Finding The GOAT: CL Smooth vs. Posdnuos…Who You Got?
As we continue the ultimate battle for the title of the GOAT (Greatest of All-Time), we are asking you to help us rank who is the greatest MC to pick up a mic. We will take over 35 years of Hip-Hop into consideration, pairing special match-ups in a sequence not unlike March Madness. For the next several months, we will roll out battles, starting with artists from similar eras paired against one another, until one undisputed King or Queen of the microphone reigns supreme.
The next two MC’s to square-off are introspective tour de forces—rappers who could dazzle in display, win with wordplay, and yet humble Heads with honesty: CL Smooth & Posdnuos. Each MC arguably sacrificed greater fanfare for the sake of their groups, as they are best remembered. These men helped redefine the vulnerability heard on the microphone after the mid-school era. Each worked within their groups to make some of the genre’s most celebrated, studied, and timeless songs and albums. Check out a recap of both MCs’ careers below and then weigh in with your vote.
Early on, CL Smooth was gifted with one of Hip-Hop’s purest, most versatile voices. Forever associated with Mount Vernon, Corey Penn is a native of New Rochelle who gained fast acclaim when his group, Pete Rock & CL Smooth released their All Souled Out EP in Summer, 1991. The MC’s vocal tone, lived up to his name. He delivered bars in a perfectly conversational manner, somehow making himself less of a rapper at times, and more of a wise family member rappin’ to you.
CL really hit his finest strides in time for Pete Rock & CL Smooth’s albums, 1992’s Mecca & The Soul Brother, and 1994’s The Main Ingredient. Part of the reason CL was signed to Elektra Records in the first place was P.R’s family ties to Heavy D & The Boyz and DJ Eddie F. So after the loss of Troy “Trouble T-Roy” Dixon, CL penned one of Hip-Hop’s most immortal, evocative records in “They Reminisce Over You.” While Pete Rock mourned through a brilliant sample arrangement in the beat, CL divided his attention to the life of his late peer, and his own family’s lineage. In other places, CL Smooth deftly balanced discussions on race and upward mobility, and then could seamlessly veer into whole songs dedicated towards sexual promiscuity. Throughout those two critically-acclaimed releases, Pete and CL had tremendous chemistry and execution, in both having fun and having a message.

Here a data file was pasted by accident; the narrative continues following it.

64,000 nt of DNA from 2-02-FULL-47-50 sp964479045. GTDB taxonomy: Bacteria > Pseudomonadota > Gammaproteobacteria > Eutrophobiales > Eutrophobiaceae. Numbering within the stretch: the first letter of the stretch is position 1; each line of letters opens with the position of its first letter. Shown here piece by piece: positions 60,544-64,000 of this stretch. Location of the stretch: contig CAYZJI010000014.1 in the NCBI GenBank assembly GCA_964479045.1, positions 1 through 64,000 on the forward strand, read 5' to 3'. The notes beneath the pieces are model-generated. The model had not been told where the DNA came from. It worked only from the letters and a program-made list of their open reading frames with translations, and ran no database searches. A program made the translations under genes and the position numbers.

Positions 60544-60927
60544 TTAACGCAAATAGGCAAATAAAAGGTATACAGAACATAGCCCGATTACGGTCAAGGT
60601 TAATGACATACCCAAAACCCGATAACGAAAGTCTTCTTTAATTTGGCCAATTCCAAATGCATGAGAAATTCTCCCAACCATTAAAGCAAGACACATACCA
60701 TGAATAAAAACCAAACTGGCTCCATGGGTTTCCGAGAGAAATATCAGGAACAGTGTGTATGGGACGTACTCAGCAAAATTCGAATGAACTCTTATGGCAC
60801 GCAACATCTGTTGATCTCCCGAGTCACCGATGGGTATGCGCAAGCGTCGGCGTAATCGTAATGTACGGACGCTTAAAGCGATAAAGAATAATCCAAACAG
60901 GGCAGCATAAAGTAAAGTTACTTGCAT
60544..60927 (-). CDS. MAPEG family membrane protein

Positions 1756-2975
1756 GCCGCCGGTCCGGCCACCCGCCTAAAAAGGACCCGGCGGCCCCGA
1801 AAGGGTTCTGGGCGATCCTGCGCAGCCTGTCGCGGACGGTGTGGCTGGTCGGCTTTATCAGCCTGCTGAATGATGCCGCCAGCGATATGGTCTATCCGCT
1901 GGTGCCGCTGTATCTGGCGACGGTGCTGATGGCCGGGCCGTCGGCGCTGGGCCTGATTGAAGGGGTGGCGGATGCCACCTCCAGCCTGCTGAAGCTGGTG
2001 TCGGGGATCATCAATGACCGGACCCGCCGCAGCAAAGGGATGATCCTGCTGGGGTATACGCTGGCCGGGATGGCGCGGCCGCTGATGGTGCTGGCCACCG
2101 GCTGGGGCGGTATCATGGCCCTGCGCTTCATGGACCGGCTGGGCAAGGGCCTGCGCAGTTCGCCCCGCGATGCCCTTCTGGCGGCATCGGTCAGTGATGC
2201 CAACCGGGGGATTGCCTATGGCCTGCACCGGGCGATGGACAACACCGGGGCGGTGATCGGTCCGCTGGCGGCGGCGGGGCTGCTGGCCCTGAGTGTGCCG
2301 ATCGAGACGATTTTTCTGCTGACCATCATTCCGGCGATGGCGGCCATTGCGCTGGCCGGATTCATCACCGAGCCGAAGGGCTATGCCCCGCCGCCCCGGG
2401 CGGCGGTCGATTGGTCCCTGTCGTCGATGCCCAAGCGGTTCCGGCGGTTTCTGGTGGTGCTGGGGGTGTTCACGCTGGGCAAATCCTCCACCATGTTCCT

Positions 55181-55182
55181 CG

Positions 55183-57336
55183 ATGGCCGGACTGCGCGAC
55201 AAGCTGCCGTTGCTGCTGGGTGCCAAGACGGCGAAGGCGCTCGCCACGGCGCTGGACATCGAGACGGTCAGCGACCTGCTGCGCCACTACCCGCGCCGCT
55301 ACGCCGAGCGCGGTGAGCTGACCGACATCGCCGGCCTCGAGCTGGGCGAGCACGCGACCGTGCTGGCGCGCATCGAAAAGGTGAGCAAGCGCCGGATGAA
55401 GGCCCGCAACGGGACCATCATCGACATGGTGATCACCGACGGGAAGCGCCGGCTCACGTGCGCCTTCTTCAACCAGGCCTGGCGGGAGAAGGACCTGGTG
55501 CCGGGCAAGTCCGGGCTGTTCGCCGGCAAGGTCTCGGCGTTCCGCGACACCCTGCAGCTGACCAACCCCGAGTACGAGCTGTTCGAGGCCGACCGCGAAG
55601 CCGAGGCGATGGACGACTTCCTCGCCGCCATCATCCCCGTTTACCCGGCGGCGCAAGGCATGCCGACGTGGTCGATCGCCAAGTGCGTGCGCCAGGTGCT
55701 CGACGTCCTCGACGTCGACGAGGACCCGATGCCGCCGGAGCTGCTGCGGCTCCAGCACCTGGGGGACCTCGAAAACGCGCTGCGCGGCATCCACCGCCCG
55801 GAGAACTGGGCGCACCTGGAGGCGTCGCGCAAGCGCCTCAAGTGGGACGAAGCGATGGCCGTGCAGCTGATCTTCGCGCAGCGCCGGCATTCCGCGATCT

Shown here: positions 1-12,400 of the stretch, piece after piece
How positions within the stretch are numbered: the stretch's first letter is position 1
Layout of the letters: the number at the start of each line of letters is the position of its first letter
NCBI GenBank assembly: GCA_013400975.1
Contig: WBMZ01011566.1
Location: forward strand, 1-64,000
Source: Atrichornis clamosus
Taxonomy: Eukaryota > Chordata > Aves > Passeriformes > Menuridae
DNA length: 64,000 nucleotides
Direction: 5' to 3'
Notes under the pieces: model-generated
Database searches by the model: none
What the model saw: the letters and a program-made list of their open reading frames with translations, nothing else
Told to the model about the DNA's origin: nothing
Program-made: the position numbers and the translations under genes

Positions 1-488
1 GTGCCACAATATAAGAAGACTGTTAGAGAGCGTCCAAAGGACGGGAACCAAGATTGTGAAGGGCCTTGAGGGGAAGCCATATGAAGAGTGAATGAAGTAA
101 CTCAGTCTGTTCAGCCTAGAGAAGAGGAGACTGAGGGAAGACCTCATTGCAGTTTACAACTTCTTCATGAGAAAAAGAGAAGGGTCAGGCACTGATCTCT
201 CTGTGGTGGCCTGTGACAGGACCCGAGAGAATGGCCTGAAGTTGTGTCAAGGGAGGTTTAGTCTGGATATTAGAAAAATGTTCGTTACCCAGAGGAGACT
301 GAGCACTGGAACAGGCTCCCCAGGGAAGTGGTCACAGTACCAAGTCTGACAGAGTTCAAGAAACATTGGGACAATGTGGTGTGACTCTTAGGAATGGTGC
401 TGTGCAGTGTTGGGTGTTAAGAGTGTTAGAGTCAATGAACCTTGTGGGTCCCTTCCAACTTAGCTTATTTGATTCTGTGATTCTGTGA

Like so many great artists, CL Smooth’s legacy is largely attached to his group. Despite two solo albums and even an official mixtape, one of Hip-Hop’s most conversational MCs is best remembered for his on-again, off-again group. However, in those moments, such as 2004’s “Appreciate,” CL’s warm vocal transmissions, unique rhyme patterns, and relatability showed that they never lost a step. Certainly not the most prolific, CL Smooth remains one of the more purposed MCs in Hip-Hop over the last 25 years.
Posdnuos, Posdnous, or Plug 1… however you spell it or refer to him, Kelvin Mercer is one of the epitomes of MC’ing. The Long Island, New Yorker has frequently employed abstract expressions, coded language, and a high regard for his musical peers’ expressions and stylings in creating verses for De La Soul. Writing about himself and the world around him, Posdnuos has built an iron-clad reputation for tellin’ it how it is, and how it might be. In his whimsical beginnings heard on 3 Feet High And Rising, to more thematic offerings on De La Soul Is Dead and Buhloone Mindstate, Pos is down for the cause, and able to constantly break new ground.
Even if the subjects were relatively simple, such as avoiding drugs, depicting a ghetto, or makeshift party songs like “Oooh,” Pos thrived. This MC has been able to weather the changes and iterations of the genre, the culture, the group, and the media with style, grace, and a deliberately low profile. If you want to get to know Pos, his lyrics are pathways much more than interviews, social media, endorsements, acting, or the like.
Despite more than 25 years of group material, Pos has never released a solo album, and been extremely conservative regarding guest work. Through his group albums, the MC has functioned (alongside lyrical partner Dave/Trugoy) as well as any in Hip-Hop history. Through devotion and managing the message, this MC only speaks when he has something to say, and now in his forties, is among the genre’s most ageless and timeless voices.
“Ring Ring Ring (Ha Ha Hey)” (with De La Soul) (1991)
“Ego Trippin’ (Part Two)” (with De La Soul) (1993)
“Stakes is High” (with De La Soul) (1996)
Voting For Round 1 is now closed. Stay up to date with the latest Finding The GOAT brackets